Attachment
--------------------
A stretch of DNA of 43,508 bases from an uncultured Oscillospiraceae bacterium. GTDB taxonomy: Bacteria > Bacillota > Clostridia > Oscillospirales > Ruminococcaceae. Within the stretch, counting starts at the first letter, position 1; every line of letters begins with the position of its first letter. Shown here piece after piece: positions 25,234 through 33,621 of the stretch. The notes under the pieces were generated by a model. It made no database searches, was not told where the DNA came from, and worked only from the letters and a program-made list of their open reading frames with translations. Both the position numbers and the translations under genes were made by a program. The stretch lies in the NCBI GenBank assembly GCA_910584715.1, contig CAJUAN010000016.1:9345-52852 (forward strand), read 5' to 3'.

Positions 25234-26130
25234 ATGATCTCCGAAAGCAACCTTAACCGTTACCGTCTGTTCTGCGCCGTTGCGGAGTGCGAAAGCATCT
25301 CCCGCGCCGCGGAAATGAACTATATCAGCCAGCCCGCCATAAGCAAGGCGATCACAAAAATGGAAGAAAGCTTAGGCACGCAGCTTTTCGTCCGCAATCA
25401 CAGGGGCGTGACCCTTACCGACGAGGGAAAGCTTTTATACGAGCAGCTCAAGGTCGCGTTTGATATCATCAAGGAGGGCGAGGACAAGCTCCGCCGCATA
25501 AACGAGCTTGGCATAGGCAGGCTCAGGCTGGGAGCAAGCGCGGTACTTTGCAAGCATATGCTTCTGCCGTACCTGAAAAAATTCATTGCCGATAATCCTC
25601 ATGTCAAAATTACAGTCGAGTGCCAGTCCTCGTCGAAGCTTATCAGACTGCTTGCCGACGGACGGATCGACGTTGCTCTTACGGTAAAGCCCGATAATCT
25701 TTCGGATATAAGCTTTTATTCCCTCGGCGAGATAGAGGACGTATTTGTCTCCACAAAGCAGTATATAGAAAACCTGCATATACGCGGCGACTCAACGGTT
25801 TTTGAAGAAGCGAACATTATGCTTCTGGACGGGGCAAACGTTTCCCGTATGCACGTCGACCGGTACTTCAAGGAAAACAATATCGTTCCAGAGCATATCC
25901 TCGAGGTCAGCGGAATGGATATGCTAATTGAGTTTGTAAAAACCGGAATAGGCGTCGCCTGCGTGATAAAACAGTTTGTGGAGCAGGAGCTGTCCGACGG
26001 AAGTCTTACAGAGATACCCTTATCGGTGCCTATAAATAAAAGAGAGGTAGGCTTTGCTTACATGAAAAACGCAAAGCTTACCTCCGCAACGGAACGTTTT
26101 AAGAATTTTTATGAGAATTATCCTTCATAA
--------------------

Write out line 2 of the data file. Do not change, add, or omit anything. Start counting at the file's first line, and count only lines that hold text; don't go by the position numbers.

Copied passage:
Positions 25234-26130